Effective Planning and Execution

I have frequently faced situations where people want to do something, but they don’t know precisely how. There are lots of books and methods that discuss how to do proper planning and execution. But, I will say that regardless of how many books and web pages you read, you can summarize the planning and execution activities using the model in Figure 1. Which I will explain in detail in this post. Once you get the grip of it, your planning and execution skills will increase.

Figure 1: Planning and Execution Model


Purpose: Often, people hinder this part, but without really understanding why we are doing what we are doing, we cannot focus on the results we want to achieve. An adequate purpose definition shall as specific as possible and answer the what, why, and sometimes even the when we need to perform what we want to achieve. Some people even like to describe specific numbers, but I usually leave it for a later stage.

Figure 2: Purpose as the first step for planning

Let’s make up an example; suppose you want to introduce a new methodology called SUPPLE 2.0 in your organization to improve the product development process. The purpose sentence would go something like this:

To introduce the SUPPLE 2.0 Methodology across the R&D Organization to improve the product development cycle by incrementing the delivery efficiency and reducing waste by 20%, and increase the organization’s profitability by 40%

There are several places where you can find how to create purpose statements, but the general characteristics are (Zent, n.d.):

  • Specific and precise
  • Concise
  • Clear
  • Goal-oriented

Task Identification: Once we know the purpose we identify want to do, we recognize the task or tasks that we need to perform to achieve the purpose.

Figure 3: Tasks identification as the second step for planning

It is a common mistake to define tasks and execute them without clarifying the purpose. Although some people may claim that this provides agility, the lack of an overall purpose or a high-level target generates inefficiencies throughout the task development if the people who will implement the tasks don’t have a clear target.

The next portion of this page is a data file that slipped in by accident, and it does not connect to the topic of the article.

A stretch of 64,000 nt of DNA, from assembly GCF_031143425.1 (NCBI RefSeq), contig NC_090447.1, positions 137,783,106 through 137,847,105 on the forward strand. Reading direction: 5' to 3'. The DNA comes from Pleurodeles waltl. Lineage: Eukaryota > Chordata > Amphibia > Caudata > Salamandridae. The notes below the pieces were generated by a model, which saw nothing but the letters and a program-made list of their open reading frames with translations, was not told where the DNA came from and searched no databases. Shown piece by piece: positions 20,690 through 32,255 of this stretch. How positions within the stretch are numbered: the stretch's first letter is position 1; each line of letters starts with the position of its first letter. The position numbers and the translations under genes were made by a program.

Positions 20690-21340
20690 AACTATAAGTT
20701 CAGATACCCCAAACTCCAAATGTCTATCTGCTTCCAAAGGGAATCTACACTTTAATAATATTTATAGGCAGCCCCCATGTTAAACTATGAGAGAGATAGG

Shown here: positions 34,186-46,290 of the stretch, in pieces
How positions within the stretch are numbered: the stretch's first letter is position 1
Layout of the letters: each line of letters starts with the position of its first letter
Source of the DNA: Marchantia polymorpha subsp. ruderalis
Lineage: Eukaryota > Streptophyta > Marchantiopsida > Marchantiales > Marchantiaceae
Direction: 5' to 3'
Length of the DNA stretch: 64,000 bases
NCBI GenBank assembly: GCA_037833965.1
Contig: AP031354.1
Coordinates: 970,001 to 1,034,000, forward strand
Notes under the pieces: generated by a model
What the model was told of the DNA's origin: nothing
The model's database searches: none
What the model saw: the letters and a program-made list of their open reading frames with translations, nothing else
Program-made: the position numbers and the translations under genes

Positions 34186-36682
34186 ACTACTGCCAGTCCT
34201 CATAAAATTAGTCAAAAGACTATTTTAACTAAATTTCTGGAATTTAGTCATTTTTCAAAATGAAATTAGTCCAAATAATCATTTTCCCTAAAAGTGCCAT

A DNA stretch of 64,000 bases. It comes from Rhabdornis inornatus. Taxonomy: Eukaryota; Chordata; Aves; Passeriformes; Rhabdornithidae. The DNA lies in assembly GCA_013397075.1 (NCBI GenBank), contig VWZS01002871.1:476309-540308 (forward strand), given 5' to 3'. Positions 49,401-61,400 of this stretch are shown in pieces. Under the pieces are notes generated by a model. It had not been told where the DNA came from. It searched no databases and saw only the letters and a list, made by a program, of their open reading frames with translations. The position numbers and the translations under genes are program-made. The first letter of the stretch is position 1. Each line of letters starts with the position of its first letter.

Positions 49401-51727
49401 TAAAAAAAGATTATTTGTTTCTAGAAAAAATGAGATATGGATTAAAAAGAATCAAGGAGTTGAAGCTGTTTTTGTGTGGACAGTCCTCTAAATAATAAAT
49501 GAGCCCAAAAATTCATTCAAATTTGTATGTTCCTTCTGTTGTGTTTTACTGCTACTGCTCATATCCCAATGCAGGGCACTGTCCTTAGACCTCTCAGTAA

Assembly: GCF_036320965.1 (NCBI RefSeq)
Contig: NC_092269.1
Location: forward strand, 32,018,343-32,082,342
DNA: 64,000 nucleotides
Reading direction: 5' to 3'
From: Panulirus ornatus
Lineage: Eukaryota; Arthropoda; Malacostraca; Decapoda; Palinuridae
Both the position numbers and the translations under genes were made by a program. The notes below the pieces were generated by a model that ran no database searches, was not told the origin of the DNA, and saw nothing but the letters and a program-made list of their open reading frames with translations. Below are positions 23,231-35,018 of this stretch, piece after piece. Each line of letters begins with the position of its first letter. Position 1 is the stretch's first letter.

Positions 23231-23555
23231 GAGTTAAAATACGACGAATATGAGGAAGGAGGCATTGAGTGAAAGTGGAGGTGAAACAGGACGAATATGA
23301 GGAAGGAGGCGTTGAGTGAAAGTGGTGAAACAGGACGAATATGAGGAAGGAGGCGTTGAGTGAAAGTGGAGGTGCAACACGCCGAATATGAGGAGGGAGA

Coming back to our example, let’s assume that after brainstorming, we came out with the following list of tasks.

Figure 4: Main tasks needed to implement Supple 2.0

Having this granularity, we can now define what are the main activities we need to perform. There is no sequence defined yet, but a high level breakdown structure.

Transformation Process: The third step is to define how we are going to perform the tasks, to do so, we identify the activities in a sequential and logical order; its granularity will depend on the complexity and the ease of assignment and execution. Too detailed will lead to commonly changing activities that can’t be followed, too generic will omit important activities needed to complete each task.

Once we have the activities with a certain sequence, we allocate a target date for each one of them in order to implement the purpose we defined on time.

Figure 5: The transformation process is the third step for planning

In Figure 6, I further developed the example. First, I created some priority between the tasks (numbers) to define which activities can be performed sequentially and which ones in parallel. Then, I asked a series of questions for each task to create a good definition of the steps needed to create the task. Last but not least, I defined a target date to complete the task.

Figure 6: Transformation process to implement Supple 2.0

Functional Capacity: Once we know how we will perform the task and have broken it down into activities, we need to determine the required resources to execute the different tasks and perform them. How many people do we need? How much money do we need? What kind of tools do we need? These are the questions that we need to answer in this part of the methodology.

Figure 7: Functional capacity as the last step for planning

We are all set. We created a plan, and now we can lay it out in Microsoft Project or any other tool if needed.

Figure 8: Functional capacity for Supple 2.0 implementation

The four basic steps for planning are in the clockwise sequence as shown in Figure 9:

First, we identify what’s the purpose of what we want to do, then we define the tasks, once we know them, we identify by when we need them, and last, we determine what is required.

Figure 9: We plan clockwise


Once we have the entire plan, we know what we need. It is now time to execute it. So how do we make a successful execution?

We move from left to right, as shown in Figure 10.

First, we need to ensure we have all the resources available to execute our tasks. Second, we need to acquire all the functional capacity we defined and identify feasible substitutes to it if required.

Then, we start executing the plan step by step according to the deadlines until we finalize the task.

Once we have finalized the tasks, we will satisfy the defined purpose for performing all the jobs.

Figure 10: We execute counterclockwise.

Following these simple steps you’ll guarantee to have a robust planning and execution process.

Next time you want to start a new project, think about this model. Once you get familiar with it, your execution and planning skills will dramatically improve.


Zent, E. (n.d.). Writing Effective Purpose Statements. University of Washington. https://faculty.washington.edu/ezent/imwps.htm




Citizen of the World, systems thinker, automotive embedded systems leader, and language lover. I write about what’s in my head and keeps me awake.

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Cesar Guadarrama

Cesar Guadarrama

Citizen of the World, systems thinker, automotive embedded systems leader, and language lover. I write about what’s in my head and keeps me awake.

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